Fixed-Filter (FF) Style The fixed-filter (FF) reservation style uses the distinct reservation option; that is, senders use different resources from each other To keep this separation among senders flows even in the MPLS domain, distinct CR-LSPs may be defined, each mapping one RSVP sender s traffic to a different FEC Figure 3-9 depicts the FF reservation style All the packets belonging to the same RSVP flow have five common parameters in the IP/transport headers: the IP destination address, IP source address, protocol, TCP/UDP destination port, and TCP/UDP source port Hence, the ingress LSR checks these parameters to determine the FEC and choose the related CR-LSP
Figure 3-9 FF reservation style
HS1 HS1
R1 / R2
IngressLSR
EgressLSR
C LSP1: FEC (HR,HS1) C LSP2: FEC (HR,HS2)
intserv Area
MPLS domain
intserv Area
3
When a Resv message arrives, the ingress LSR reads these five parameters from the Session and Filterspec objects It then associates each arriving packet to the FEC that matches these parameters As a consequence, a different FEC is created for each different sender If a Resv message that adds a Filterspec to the existing list arrives to the ingress LSR, a new Label Request message is sent to set up the related CRLSP If an existing Filterspec is deleted, the related LSP must be deleted using a Label Release message A Teardown message always deletes the CR-LSP associated with the sender torn down If a PathTear arrives, only the sender specified by the Sender Template object is removed Thus, the (possibly) allocated CR-LSP is released If a ResvTear arrives, all CR-LSPs that match the Filterspec objects specified in the message are released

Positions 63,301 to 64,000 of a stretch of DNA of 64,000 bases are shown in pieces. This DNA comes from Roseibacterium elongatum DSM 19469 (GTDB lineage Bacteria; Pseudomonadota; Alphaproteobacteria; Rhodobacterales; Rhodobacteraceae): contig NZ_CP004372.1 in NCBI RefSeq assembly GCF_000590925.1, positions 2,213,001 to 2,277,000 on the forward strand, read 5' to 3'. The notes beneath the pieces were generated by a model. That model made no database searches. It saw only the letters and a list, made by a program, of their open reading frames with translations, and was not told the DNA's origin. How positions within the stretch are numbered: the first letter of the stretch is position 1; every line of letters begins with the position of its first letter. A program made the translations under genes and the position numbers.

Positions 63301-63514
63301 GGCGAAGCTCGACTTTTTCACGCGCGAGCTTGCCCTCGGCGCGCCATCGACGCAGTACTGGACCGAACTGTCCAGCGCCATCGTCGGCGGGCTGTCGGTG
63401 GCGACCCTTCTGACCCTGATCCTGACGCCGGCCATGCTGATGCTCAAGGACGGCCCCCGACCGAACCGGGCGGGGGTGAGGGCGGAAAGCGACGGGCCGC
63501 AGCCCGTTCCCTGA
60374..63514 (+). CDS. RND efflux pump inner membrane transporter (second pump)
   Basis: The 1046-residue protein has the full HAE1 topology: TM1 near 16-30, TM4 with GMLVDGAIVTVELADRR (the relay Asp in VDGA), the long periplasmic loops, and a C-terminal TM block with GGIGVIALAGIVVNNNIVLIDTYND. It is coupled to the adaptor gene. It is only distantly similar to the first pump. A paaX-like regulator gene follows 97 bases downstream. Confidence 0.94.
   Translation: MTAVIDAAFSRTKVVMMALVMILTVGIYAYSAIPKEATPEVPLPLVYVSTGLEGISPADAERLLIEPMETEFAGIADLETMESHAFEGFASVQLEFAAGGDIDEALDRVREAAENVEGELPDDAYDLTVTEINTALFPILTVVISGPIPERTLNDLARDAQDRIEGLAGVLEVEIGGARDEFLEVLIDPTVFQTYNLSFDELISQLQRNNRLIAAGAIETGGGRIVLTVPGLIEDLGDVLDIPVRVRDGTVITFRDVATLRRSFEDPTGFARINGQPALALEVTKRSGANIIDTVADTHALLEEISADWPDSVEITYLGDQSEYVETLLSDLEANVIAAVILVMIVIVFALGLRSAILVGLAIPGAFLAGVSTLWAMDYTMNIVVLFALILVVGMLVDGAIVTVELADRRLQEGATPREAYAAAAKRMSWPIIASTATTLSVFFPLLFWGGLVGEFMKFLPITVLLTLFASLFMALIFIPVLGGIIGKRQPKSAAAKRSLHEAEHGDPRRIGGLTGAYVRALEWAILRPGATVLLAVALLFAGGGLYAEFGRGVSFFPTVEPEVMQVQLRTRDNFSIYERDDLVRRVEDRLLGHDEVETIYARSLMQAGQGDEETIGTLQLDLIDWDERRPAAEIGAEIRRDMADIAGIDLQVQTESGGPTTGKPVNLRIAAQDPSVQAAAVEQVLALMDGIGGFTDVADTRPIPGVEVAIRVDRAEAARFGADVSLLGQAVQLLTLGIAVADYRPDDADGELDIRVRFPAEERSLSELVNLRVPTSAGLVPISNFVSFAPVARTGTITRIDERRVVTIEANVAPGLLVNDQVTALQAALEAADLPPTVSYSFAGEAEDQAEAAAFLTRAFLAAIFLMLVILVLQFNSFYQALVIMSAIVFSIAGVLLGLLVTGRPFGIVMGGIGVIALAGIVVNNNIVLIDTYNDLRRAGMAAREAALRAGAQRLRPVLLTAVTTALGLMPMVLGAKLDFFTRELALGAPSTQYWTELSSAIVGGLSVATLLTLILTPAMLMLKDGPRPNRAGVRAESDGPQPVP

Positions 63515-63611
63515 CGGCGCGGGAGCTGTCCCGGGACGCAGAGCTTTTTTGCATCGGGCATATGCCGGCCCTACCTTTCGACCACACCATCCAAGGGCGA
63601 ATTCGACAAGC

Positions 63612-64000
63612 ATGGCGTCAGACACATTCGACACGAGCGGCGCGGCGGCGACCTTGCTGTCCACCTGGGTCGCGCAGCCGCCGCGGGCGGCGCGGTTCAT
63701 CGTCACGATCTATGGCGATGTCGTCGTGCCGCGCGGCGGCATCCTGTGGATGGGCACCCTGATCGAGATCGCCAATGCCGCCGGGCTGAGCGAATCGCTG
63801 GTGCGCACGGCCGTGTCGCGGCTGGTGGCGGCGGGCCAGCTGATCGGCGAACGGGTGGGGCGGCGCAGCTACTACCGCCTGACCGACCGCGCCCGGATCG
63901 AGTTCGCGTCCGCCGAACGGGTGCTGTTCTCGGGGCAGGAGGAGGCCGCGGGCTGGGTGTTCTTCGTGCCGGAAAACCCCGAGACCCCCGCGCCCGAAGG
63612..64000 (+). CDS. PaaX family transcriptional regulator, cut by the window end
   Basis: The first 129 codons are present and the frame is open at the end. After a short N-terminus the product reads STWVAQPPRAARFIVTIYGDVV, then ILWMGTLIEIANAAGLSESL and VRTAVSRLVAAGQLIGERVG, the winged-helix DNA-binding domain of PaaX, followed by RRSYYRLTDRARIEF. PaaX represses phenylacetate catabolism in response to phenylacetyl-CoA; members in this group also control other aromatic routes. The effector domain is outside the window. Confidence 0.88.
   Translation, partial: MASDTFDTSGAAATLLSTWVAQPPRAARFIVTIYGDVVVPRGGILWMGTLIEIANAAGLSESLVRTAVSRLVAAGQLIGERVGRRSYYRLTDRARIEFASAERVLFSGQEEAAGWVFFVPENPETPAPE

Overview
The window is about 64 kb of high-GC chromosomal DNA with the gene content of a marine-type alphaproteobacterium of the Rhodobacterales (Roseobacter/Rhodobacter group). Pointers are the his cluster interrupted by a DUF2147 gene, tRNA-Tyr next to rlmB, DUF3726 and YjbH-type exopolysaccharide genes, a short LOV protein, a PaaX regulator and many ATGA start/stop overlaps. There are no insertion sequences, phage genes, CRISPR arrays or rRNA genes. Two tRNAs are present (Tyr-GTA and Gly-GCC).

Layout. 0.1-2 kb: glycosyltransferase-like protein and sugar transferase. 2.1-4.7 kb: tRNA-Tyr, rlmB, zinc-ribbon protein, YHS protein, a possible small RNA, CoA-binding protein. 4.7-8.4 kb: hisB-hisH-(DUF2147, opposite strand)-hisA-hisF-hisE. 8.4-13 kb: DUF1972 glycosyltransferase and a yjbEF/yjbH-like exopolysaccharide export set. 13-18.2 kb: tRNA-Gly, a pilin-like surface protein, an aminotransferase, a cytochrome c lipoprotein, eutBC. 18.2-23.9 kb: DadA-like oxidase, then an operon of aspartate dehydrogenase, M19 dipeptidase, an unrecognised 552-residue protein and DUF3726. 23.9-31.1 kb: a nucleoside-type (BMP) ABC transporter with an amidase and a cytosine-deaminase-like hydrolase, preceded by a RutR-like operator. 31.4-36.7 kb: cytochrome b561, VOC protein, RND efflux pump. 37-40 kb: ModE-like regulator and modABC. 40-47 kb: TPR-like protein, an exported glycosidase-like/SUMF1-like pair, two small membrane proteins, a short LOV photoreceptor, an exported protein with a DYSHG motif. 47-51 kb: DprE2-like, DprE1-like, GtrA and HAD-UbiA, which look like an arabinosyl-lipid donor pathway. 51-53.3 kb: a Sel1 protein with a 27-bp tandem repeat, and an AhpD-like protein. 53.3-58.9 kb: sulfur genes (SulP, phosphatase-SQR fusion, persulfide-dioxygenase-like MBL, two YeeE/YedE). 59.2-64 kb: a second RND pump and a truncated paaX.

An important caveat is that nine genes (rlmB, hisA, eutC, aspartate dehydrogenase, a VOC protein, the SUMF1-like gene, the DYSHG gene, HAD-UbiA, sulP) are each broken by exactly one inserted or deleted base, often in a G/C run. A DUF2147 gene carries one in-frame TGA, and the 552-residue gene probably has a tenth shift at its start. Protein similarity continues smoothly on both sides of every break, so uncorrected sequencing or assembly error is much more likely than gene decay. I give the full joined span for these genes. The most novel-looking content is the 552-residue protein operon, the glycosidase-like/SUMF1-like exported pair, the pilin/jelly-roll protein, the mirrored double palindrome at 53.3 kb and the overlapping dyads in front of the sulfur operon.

Shared-Explicit (SE) Style The shared-explicit (SE) reservation style uses the shared reservation option; that is, all the senders of the session share the resources over the common hops of the path This style uses also the explicit option; that is, the Resv message carries in Filterspec objects with the identity of each sender that uses the resources Figure 3-10 depicts the SE reservation style As in the FF style, each packet is classified by matching the five parameters in its headers with the information contained in the Session and Filterspec objects What changes is the use of a single FEC for all the senders The ingress LSR uses a single FEC (that is, a single CR-LSP) for the traffic generated by all the senders of the session identified by a Filterspec object This way all of the sender s flows are merged inside the MPLS domain, which applies the same treatment to these packets If a Resv message that modifies the Filterspec list arrives to the ingress LSR, this node updates the FEC associated to that RSVP session No modifications of the CR-LSP are then needed If the ingress LSR receives a PathTear message, it modifies the FEC (if one has been defined because of the arrival of a Resv message), removing the sender specified by the Sender Template object from the list of senders